After years of World Cup racing, Swiss bike company Gamux started offering their own customizable alloy Runi trail and Marca downhill bikes in 2020, but are now taking aluminum to new extremes with this all CNC-machined Gearbox DH prototype. Tested in a couple of iterations on the race circuit this season, the CNC 197 Gearbox bike allowed the small company to rapidly refine the suspension and geometry exactly how they wanted, and to easily adopt the bulletproof Gates belt and Pinion gearbox drivetrain.
Gamux CNC 197 Gearbox DH, prototype Pinion gearbox downhill bike
This bike we caught up with in detail at Eurobike is actually the first generation prototype that the Gamux Factory Team was racing in Les Gets back in July, with its more prominent machined webbing struts. If you scroll down to see the complete bike on the blue background and the rendered frameset below – that’s the generation 2 prototype that they actually are racing as I type in Lenzerheide. That’s also the version you can pre-order now – a limited signed edition of the first 100 CNC bikes based on this prototype, so you can be sure to be riding something unique.
Yes, you can pre-order a prototype World Cup DH bike now and have it built up and ready to race in time for the start of the 2022 DH World Cup in the spring… or the reopening of your local bikeparks after a winter of skiing…
Why Pinion? What are the advantages of gearbox of a DH bike?
Gamux explains that they have moved from external derailleur drivetrains to the Pinion gearbox system for a few key reasons that give them more control over the bike design and performance. A big benefit of the Pinion is suspension optimization – both decreased unsprung weight and more ideal frame+drivetrain weight distribution, plus they say that it allows for more freedom in suspension design overall.
CTO Pascal Tinner says that control over weight distribution is key, as “descending ride dynamics are 99% of the equation” in DH racing. Tinner does admit that grip-shifting is limiting broader adoption of Pinion for the time being, but hopes a trigger shift or electronic shift solution is in the works (hint, hint.. Pinion!)
Not to be overlooked is the selection of the ideal gearbox for the application. This particular prototype was spec’d with a Pinion C1.6 gear box, but Gamux has also been racing DH with the C1.9XR, as well. And of course, reduced crash damage and overall reduced drivetrain maintenance in taxing weather conditions, too.
Why CNC-machined aluminum?
So why opt for the complex alloy machining vs. the welded aluminum first gen Gamux bikes?
Tinner says quality is simply more constant through CNC-machining vs. the increased variability of the high temperatures & material feeding of welded seams. More consistency means Gamux can more precisely calculate/simulate the ultimate strength and performance characteristics of the completed CNC’d alloy frame.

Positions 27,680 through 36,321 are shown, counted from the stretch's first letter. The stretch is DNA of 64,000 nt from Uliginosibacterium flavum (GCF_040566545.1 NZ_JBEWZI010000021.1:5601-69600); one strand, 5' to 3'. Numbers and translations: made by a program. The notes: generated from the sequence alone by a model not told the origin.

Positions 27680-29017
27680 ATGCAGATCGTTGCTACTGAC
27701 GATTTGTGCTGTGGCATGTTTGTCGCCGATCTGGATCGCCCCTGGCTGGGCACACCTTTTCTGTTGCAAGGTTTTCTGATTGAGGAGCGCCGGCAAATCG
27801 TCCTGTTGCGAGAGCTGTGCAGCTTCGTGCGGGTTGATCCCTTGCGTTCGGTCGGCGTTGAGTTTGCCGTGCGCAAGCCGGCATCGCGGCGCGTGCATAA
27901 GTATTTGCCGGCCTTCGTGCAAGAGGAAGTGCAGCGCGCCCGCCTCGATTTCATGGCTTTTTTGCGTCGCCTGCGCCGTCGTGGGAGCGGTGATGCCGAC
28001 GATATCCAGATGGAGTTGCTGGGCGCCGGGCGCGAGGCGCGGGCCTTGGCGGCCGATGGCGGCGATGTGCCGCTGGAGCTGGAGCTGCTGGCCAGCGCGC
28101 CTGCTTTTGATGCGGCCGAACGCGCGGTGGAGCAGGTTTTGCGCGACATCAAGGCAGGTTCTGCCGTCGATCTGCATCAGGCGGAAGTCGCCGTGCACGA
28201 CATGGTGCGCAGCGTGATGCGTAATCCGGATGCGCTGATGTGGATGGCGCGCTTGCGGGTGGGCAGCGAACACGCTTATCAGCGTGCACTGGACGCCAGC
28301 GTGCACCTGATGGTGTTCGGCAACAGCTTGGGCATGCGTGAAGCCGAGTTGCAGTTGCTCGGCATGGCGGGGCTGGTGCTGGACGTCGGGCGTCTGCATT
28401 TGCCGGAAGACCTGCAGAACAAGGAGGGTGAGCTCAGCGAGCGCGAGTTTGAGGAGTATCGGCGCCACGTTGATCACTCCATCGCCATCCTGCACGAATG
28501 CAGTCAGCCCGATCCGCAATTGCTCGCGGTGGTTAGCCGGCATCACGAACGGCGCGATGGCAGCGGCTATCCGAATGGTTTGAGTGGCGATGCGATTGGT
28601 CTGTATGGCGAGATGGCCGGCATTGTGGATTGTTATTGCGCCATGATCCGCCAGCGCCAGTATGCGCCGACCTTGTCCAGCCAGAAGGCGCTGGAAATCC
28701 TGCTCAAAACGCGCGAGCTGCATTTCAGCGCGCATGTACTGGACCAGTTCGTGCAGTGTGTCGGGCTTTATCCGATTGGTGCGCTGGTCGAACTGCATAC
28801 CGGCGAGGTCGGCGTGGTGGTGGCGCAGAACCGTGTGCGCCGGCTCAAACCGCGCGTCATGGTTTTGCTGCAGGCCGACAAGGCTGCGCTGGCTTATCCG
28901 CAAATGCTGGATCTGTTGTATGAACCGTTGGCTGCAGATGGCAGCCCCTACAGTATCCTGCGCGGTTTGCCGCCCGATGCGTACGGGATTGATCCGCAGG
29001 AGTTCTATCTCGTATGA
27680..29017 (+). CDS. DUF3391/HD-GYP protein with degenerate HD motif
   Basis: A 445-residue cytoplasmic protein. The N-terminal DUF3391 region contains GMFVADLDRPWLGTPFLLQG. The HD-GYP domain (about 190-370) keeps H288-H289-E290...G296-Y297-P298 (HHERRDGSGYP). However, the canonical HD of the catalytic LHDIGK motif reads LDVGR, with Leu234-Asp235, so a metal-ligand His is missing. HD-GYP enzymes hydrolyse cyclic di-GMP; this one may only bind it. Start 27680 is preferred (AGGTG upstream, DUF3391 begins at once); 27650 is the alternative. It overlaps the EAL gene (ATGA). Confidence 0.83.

CNC machining also gives them more design freedom when shaping the frame without needing expensive custom tooling like their tube-to-tube frames require. That also means they can take a new completed design from the computer to a rideable prototype in just a couple of weeks, vs. much longer for more conventional construction.
And the machining allows for tweaking of a “unique flex characteristic” while having control for “almost perfect weight distribution” when paired with the Pinion gearbox. All in a complete DH race bike that weighs a claimed 17.5kg complete.
The Gamux CNC 197 Gearbox DH gets 198mm of rear travel (we’ll let that slide, as both name & travel may still be subject to change by a millimeter between now and February). And it is a mullet bike with 29″ front & 27.5″ rear wheels.
Two sizes are available, each with adaptable geometry. They feature 460/485mm reach +/-10mm via adjustable headset cups, 620/630mm stack, 460mm long chainstays +/-5mm via adjustable dropouts, and 350mm BB height (S1/S2 geometries, respectively).
The alloy bike will feature Boost 148 spacing, a 50mm chain offset Pinion C-Line gearbox with a tensioner just behind the BB, and a 250x75mm metric shock with swappable linkage “bones” that allow for Coil or Air-specific suspension kinematics.
Limited edition Gamux CNC 197 Gearbox DH – Pricing & availability
Gamux has just opened up a limited edition pre-order of this CNC 197 Gearbox DH prototype, giving prospective buyers a chance to lock in one of the first 100 frames, which will be individually numbered and signed. Buyers can pick from one of two stock but adaptable sizes/geometries S1 or S2, and either get their machined frame with a raw or dark anodized finish.
The pre-order process is open now on their website through October 30, with production bike expected to roll off the CNC machines in Germany starting in February 2022. For now you only need to put 100 Swiss francs (~$110/92€) down to secure your production slot, but it’s going to cost a lot more than that. Once you get a spot in the line, Gamux will help you sort out you bike build and you’ll need to pay 50% of that before it goes into actual production.
Pinion sat down for a face-to-face chat with the head of Gamux and its Chief Technology Officer, Pascal Tinner this summer for a more detailed chat about the team’s move from derailleurs to gearboxes. You can read that in full over at Pinion.eu, as well as find some more photos of the bike and its testing.
Now, sit back and catch up with the Gamux Factory Racing team as they recap another weekend of racing World Cup DH in Lenzerheide, Switzerland. And we’ll keep our eyes open as Pascal Tinner has admitted outright that a new Pinion-equipped trail bike is already in the works, “but more on that later…”